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Don't worry, writing letters of rec is a part of their job, and one that they've surely done millions of times (and the instructions always differ from place to place). Just make it as easy as possible for them--and absolutely dummyproof. I typed up a table which included each school, where to send it, and whether they had their own form. I printed out every form, addressed and stamped each envelope, and paperclipped the envelope to the corresponding form. For the ones that were supposed to go to me, i stamped & addressed the envelope to me, or just wrote my name on the envelope for the recommenders that I saw regularly. I put everything in one manilla envelope and gave/ mailed them to the recommenders. These days, I hear that many schools offer online recommendations. You should probably check with your recommenders about whether they prefer that option before you prepare your packet.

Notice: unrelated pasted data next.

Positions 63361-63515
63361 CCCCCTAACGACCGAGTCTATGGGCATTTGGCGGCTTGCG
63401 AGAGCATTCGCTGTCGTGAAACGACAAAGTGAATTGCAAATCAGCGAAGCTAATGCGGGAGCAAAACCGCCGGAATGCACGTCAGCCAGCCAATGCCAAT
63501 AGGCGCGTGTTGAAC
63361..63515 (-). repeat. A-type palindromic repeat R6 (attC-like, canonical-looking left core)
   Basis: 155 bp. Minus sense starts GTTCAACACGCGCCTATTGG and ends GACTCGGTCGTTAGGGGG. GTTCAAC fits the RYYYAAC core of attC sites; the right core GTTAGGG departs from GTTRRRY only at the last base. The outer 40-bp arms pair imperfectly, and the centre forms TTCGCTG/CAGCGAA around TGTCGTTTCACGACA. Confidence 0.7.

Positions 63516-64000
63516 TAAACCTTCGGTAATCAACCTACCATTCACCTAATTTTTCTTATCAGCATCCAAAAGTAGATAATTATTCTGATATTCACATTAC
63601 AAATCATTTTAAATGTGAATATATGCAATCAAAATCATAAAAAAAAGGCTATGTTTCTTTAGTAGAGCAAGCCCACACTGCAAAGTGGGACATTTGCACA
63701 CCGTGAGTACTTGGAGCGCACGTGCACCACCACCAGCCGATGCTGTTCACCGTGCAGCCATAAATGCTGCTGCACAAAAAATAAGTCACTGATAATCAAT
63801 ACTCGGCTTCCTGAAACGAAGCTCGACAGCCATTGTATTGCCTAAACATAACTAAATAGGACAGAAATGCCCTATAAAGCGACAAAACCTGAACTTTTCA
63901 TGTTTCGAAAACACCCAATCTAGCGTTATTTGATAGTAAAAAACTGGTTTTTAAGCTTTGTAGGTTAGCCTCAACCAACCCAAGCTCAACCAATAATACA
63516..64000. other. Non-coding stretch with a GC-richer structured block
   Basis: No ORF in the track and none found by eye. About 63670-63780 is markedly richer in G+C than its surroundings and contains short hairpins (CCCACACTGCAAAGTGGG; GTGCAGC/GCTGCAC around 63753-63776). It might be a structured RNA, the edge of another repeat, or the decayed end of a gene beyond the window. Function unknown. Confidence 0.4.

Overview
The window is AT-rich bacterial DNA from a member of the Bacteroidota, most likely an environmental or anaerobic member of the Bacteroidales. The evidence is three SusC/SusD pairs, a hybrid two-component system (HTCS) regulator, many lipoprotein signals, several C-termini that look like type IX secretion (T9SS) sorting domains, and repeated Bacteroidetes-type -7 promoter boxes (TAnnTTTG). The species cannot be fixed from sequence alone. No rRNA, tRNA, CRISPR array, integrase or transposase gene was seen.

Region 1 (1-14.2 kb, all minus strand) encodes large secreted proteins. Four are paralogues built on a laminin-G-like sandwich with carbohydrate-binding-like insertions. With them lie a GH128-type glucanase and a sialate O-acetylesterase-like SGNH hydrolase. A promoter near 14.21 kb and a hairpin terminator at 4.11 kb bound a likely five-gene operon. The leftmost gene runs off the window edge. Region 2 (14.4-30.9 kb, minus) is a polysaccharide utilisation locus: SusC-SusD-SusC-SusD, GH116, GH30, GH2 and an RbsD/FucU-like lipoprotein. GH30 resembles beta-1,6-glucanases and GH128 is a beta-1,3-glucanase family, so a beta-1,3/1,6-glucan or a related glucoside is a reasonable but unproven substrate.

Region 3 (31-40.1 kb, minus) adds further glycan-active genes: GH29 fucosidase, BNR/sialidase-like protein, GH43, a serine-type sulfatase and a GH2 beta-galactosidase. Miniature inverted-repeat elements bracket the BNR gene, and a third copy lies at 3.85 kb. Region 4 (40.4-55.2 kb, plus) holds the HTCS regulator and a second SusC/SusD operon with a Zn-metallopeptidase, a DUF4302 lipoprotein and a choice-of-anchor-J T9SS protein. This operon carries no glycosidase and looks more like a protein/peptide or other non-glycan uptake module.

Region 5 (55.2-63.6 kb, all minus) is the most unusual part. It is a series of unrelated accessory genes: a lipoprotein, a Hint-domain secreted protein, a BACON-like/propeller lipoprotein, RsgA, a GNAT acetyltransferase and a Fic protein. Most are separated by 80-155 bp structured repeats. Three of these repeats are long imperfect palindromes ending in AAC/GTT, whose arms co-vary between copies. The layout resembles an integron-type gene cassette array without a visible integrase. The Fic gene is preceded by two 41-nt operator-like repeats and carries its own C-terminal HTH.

psy22

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Your LOR writers want to help you so they will not be aggravated by the process; remember most of them are quite familiar with the process and understand the nuances of applying.

However, I would suggest making the letter writing process as easy as possible for them. I put together a binder with each school tabbed with the materials and instructions for each school (e.g. School X had a form + wanted it included in my packet). This was in chronological order with the first due date as tab 1, etc. This also included an addressed stamped envelope.